The Idea Dude


Saturday, October 06, 2007

The dawn of the age of conversation

Joanna, from Confident Writing was asking about role of the written word in the age of New Media. In the new age of conversation, how important were comments and how will we compete with video and other rich media. Lots of room for thought.

I've always thought that blogging has two parts. It is both the activity and the medium. However they are not synonymous even though we regard it as such because of the pervasiveness of standalone platforms like Typepad, Wordpress and Blogger to name a few. It's no wonder that sidebars are filled with widgets that talk, record, show video or your favorite video stream. It doesn't take a leap of faith to realize that it is something that is part of the evolution of the Internet. Blogging is the personalization of the webpage. It is scarcely the best platform for conversation especially when you consider the only tool for that is the venerable comment.

Over at MySpace, conversations has been what made it successful. Even though each member has a blog, it is not the reason why people connect there. It is the simply to hear the conversation of short soundbytes, "Hi how are you" or "happy birthday". Interestly enough, many people maintain a blog outside of MySpace but keep the latter as a place for boosting their profiles. Take a jump to Facebook. There you will see new interaction paradigms starting to emerge everyday. Whether it is being poked, writing on someone's wall, it is letting the community decide how they want to connect to the outside world through a multitude of applications. Something none of the other blogging platforms or MySpace for that matter did particular well.

Today blogging is a conversation paradigm and for the longest while, the only sheriff in town. In a couple of years and maybe sooner, blogging is still relevant but just one page in your playbook. When Joanna asked about the quality of the written word especially when other types of delivery of Twitter are so popular, I thought about the thousands of blogs I've read. Many should never have been blogs. They should have been Twitters. Many comments should never have been blog comments. They should have been writings on someone else's wall. My children use their MSN displayname as placeholders for how they are feeling or what inspires them. Looking at list, I instantly know if they've had a good day or they're particular mad about something at school.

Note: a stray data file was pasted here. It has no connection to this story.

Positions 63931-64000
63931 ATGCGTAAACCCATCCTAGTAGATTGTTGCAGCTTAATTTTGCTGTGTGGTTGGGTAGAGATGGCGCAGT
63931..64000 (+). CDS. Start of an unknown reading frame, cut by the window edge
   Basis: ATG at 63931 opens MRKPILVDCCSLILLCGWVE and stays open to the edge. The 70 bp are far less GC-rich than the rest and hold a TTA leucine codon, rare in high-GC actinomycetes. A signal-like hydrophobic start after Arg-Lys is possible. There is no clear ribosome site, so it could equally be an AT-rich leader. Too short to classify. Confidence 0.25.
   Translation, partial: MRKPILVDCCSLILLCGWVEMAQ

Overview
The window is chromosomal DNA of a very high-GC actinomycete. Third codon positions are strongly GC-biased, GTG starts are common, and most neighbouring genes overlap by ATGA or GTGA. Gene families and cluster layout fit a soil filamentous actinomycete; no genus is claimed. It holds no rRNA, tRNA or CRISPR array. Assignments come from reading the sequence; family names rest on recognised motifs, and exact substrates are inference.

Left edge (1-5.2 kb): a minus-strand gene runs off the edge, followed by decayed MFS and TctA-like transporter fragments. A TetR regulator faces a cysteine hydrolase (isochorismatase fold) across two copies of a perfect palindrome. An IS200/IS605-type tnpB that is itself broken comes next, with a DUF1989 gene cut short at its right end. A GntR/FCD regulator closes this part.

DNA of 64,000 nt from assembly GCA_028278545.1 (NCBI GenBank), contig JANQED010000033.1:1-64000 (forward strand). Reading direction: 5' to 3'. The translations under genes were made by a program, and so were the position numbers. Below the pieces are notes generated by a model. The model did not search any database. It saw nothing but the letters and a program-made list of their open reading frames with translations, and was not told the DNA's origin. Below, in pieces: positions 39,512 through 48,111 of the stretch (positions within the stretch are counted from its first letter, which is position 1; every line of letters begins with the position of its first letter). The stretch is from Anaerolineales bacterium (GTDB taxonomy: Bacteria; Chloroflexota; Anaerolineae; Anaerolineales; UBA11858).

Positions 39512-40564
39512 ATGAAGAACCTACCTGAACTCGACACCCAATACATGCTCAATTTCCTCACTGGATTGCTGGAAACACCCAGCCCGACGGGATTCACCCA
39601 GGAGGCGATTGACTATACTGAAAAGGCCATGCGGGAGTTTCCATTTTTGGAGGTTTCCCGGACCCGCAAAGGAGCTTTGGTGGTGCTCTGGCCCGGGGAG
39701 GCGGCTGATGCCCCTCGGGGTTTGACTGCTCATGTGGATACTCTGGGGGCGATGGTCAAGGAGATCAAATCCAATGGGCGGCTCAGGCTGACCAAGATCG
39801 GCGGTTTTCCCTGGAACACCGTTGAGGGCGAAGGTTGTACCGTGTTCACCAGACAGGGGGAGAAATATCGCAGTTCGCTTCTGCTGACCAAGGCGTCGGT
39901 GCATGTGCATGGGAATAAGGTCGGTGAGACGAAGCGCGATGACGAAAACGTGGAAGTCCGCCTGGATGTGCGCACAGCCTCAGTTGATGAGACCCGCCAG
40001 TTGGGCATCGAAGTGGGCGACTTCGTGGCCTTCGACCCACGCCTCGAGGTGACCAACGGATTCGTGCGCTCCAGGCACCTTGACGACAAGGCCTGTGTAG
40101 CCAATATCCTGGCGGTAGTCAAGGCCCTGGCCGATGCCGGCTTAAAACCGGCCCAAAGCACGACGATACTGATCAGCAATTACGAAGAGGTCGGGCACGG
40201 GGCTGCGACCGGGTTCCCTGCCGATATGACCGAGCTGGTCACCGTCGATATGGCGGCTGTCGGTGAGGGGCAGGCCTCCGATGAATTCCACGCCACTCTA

The point being is that we are at the beginning of the age of conversation, but only the beginning. One day we will look back at our history and see blogs like cave drawings and Twitters like scratching on bones. Only several years ago, the Holy Grail of unified messaging was getting our email, fax, instant messaging and sms from one device and one account. Our requirements as hungry Internet citizens have already past that a long time ago. Unified messaging of the 'net is now about how I can manage my IM, Twitters, blog, walls, chatbox and video stream in a consistent and easy way.

And to think when we first started TheGoodBlogs, all I ever wanted to do was own your sidebar...


Anonymous Anonymous said...

Hi Vern, thanks for picking up on some of my questions and developing them further.

I agree that we're in a period of rapid evolution and that we'll see things being used in a very different way in the future.

I just hope we can hold on to the quality features of blogs (and the conversations that folllow) as we move into that new order - but I guess it's up to all of us to make that we do.

One thing I was wondering, you say you've seen some things that shouldn't have been blogs or comments - do you have a picture in your mind of what blogs and comments are or should be? Might those kind of definitions help us start to work out what kind of mix of different media - for different purposes - we want to see in the future?


PS I like the ball of string too. I love the way our words connect and turn into something bigger, better, more exciting - even if a bit tangled :-)

5:57 AM  
Blogger The Idea Dude said...

Hi Joanna,

Thanks for starting the conversation over at your blog. As you say it's the getting words connected and turning into something bigger that gets me excited too.

To answer you question, I'm going to do another post! Stay tuned.


9:36 AM  
Blogger anonymous said...

Vern, great thoughts. The way we converse continues to evolve. It's more important than ever to track that evolution closely.

12:44 PM  
Blogger The Idea Dude said...

Hi Easton,

I agree. As active participants we can influence the evolution too.


9:12 PM  

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